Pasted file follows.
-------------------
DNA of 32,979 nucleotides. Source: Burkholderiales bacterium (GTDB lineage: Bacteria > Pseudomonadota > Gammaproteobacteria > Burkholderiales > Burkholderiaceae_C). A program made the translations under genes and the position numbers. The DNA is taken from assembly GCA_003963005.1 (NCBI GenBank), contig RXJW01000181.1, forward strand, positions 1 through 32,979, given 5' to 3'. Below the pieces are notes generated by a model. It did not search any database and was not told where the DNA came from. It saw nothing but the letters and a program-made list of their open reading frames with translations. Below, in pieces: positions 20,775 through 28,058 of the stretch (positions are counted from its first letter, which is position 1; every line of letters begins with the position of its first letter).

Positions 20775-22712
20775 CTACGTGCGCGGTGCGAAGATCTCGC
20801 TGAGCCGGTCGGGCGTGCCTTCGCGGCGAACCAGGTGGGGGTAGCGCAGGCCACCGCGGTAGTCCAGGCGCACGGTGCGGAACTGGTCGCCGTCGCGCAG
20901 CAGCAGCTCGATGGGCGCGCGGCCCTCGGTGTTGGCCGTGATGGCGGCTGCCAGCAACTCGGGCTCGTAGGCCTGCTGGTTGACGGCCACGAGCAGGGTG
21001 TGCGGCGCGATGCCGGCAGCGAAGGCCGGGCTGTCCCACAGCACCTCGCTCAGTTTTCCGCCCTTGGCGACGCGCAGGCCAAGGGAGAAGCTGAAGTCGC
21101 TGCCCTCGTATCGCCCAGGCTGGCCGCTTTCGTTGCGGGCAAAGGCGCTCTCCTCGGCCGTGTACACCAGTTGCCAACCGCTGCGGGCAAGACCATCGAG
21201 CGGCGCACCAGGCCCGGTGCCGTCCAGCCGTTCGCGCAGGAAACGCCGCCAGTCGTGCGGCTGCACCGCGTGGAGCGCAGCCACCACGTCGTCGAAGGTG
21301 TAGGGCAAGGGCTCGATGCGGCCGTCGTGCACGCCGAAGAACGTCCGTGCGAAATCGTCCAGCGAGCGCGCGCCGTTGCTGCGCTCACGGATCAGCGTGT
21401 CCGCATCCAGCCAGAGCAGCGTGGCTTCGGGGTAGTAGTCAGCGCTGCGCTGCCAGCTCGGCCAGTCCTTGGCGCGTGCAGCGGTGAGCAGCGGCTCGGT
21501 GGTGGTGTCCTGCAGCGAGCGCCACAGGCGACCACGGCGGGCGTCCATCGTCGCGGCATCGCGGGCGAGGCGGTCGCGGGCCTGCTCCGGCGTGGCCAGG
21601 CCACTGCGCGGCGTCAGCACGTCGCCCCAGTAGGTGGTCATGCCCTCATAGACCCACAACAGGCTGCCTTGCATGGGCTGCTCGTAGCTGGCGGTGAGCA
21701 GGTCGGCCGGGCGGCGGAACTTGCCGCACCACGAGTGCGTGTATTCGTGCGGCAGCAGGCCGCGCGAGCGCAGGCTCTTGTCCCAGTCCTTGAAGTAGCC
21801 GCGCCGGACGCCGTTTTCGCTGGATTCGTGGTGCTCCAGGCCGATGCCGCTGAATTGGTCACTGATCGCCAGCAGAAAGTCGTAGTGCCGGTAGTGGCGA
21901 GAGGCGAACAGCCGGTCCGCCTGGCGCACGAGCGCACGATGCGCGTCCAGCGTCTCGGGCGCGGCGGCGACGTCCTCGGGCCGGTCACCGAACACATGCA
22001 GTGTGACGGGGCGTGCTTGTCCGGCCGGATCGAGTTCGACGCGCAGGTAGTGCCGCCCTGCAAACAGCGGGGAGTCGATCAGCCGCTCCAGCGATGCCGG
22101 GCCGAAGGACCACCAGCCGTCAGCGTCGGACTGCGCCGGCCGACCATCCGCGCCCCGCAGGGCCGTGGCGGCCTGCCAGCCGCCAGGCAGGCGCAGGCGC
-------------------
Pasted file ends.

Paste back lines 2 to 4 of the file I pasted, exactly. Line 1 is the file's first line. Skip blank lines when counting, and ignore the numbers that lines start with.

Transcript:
Positions 20775-22712
20775 CTACGTGCGCGGTGCGAAGATCTCGC
20801 TGAGCCGGTCGGGCGTGCCTTCGCGGCGAACCAGGTGGGGGTAGCGCAGGCCACCGCGGTAGTCCAGGCGCACGGTGCGGAACTGGTCGCCGTCGCGCAG